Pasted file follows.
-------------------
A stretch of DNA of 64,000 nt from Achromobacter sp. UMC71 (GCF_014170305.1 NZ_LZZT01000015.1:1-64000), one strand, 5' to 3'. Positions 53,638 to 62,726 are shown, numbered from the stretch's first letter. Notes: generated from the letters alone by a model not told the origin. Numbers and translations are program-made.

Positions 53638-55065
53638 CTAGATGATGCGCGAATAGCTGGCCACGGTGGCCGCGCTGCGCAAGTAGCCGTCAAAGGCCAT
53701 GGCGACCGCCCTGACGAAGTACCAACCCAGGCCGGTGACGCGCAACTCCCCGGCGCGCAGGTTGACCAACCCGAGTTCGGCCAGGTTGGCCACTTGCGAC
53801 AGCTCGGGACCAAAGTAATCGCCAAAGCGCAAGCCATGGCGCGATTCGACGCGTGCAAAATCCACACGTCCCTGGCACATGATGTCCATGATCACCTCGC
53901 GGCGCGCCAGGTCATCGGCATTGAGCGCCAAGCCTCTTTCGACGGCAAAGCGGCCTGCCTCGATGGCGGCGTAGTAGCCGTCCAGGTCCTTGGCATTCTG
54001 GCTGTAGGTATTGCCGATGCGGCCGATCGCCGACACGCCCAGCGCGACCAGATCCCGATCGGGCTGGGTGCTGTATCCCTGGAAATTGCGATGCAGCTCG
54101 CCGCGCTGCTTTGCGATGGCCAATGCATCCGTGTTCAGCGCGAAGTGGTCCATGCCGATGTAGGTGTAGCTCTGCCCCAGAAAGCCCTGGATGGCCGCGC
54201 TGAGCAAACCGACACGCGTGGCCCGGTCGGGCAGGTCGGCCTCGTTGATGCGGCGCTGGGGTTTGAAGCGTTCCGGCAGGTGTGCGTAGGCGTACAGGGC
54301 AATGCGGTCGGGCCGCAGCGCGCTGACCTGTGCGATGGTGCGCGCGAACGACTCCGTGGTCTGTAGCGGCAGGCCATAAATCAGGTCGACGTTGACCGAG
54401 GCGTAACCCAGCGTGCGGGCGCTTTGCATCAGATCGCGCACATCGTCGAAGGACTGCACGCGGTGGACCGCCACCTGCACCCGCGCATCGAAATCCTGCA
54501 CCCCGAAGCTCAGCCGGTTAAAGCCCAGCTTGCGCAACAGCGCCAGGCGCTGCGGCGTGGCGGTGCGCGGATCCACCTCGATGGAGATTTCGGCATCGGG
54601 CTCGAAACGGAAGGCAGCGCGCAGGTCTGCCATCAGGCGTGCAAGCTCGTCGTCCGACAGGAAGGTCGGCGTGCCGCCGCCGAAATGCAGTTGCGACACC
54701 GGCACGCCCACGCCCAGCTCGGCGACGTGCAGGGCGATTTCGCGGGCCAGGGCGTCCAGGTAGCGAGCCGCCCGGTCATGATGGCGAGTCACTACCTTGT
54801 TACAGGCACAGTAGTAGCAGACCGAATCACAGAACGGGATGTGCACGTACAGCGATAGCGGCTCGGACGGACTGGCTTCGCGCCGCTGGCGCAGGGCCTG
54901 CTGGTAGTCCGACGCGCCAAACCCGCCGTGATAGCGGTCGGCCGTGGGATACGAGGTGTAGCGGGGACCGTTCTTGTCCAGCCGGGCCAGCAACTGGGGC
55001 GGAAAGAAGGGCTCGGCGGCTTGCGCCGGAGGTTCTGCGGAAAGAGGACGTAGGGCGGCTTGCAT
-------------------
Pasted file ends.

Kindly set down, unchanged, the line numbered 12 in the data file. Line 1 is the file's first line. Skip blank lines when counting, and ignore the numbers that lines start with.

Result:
54501 CCCCGAAGCTCAGCCGGTTAAAGCCCAGCTTGCGCAACAGCGCCAGGCGCTGCGGCGTGGCGGTGCGCGGATCCACCTCGATGGAGATTTCGGCATCGGG